Contract terms require careful attention and can be ineffective, despite being clearly phrased. The need to consider all the circumstances of a transaction has been highlighted in recent VAT cases, and errors have been costly.
The Court of Appeal in CLP Holding Company Ltd v Singh and another ( EWCA Civ 1103, published 2 October 2014) considered the contract for a property transaction. The vendor had opted to tax the property in 1989, but sold the property in 2006 without charging VAT. HMRC later assessed the vendor for output VAT on the supply of the property. The courts were asked to decide whether the purchaser was under an obligation to pay this VAT as part of its purchase price.
The vendor relied on a protective clause in the contract which stated that “all sums made payable by the contract are exclusive of value added tax”. The first impression therefore is that the purchaser would be required to pay the VAT which was found to be chargeable on the supply.
However, the Court of Appeal noted that the above clause was not supported by the rest of the contract and found many other deficiencies in practice. It concluded that the purchaser was not in a position to consider that VAT would be charged by the vendor and ruled that the contract price was VAT-inclusive, despite an express term to the contrary.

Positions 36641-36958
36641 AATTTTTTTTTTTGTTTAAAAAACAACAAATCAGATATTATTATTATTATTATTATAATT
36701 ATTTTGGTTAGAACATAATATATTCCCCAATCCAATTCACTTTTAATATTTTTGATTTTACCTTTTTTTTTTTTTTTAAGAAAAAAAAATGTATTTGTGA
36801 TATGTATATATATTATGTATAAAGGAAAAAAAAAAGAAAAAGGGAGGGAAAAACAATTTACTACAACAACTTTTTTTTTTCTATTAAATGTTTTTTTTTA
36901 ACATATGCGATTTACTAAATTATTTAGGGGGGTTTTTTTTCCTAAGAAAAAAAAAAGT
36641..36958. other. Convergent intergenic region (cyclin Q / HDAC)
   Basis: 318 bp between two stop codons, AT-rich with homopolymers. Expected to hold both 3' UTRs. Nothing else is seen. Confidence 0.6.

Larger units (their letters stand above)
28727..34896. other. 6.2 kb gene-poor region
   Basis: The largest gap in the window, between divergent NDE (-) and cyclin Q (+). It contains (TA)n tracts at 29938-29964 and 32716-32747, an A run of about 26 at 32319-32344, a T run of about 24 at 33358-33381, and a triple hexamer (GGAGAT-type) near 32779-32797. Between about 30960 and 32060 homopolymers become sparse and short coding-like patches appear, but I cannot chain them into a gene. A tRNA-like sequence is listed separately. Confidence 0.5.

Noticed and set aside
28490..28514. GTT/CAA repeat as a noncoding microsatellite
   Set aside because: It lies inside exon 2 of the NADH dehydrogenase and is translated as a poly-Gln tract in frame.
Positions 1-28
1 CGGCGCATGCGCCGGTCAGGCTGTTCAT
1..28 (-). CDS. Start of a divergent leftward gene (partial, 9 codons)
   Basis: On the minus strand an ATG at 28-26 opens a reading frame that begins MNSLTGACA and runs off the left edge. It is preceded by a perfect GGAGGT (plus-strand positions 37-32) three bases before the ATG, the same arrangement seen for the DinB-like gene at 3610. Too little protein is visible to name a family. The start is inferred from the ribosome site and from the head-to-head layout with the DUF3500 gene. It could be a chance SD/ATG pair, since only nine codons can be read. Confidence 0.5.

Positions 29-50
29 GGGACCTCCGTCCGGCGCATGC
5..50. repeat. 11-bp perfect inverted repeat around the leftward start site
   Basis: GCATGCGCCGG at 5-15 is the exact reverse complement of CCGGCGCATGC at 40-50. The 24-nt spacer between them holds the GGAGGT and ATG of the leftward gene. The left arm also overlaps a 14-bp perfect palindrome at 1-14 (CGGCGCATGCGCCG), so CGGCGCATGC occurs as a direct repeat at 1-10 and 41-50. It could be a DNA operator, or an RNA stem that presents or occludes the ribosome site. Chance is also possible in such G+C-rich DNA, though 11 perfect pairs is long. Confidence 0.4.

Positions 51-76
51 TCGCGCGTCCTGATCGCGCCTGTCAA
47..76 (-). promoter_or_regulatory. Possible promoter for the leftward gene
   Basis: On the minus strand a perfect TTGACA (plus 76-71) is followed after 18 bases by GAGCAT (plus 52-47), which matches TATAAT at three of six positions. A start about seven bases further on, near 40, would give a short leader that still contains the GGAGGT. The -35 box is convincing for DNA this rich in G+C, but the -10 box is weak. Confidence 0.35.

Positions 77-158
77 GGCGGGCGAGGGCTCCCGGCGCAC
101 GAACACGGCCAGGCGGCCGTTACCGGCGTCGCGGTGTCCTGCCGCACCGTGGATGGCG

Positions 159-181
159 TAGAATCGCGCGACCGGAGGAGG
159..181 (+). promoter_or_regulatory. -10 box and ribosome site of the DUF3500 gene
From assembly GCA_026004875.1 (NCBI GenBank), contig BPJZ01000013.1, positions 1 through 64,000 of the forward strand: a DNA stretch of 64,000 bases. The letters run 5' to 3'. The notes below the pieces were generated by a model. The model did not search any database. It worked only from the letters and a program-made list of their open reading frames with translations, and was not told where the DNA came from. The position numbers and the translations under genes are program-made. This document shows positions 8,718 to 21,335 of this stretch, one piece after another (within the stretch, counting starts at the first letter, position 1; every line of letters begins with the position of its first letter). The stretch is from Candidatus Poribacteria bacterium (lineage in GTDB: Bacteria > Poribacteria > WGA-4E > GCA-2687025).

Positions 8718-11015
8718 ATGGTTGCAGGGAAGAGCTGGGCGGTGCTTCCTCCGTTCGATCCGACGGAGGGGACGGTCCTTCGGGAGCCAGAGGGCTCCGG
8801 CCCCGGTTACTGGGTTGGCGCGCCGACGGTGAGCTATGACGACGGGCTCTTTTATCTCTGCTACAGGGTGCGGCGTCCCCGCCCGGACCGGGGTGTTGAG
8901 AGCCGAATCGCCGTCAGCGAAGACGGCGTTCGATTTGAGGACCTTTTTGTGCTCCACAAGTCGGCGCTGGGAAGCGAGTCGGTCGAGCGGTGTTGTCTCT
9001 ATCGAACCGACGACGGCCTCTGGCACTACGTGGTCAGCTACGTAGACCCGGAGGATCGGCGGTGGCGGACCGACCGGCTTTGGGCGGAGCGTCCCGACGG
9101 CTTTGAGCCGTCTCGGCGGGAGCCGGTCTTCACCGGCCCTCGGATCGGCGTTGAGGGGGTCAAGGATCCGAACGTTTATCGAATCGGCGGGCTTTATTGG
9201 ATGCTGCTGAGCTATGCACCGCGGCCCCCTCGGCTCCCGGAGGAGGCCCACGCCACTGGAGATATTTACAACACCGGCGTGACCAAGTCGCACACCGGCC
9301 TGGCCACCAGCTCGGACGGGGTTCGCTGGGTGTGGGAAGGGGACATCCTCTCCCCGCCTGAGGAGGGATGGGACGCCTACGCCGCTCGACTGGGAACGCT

Although the vendor had thought it was protected by the general clause referring to prices being VAT-exclusive, the Court stated that “the contract must be interpreted as a whole in the light of all of the circumstances of the parties’ relationship and the relevant facts surrounding the transaction as known to them.” This will include how the parties interact and behave over the course of the transaction. Therefore, not only should the option to tax be tracked by the vendor for as long as it remains in force, but the negotiations and the drafting of the agreement must also be carefully considered particularly when taxes or other amounts might be payable in addition to the sale price.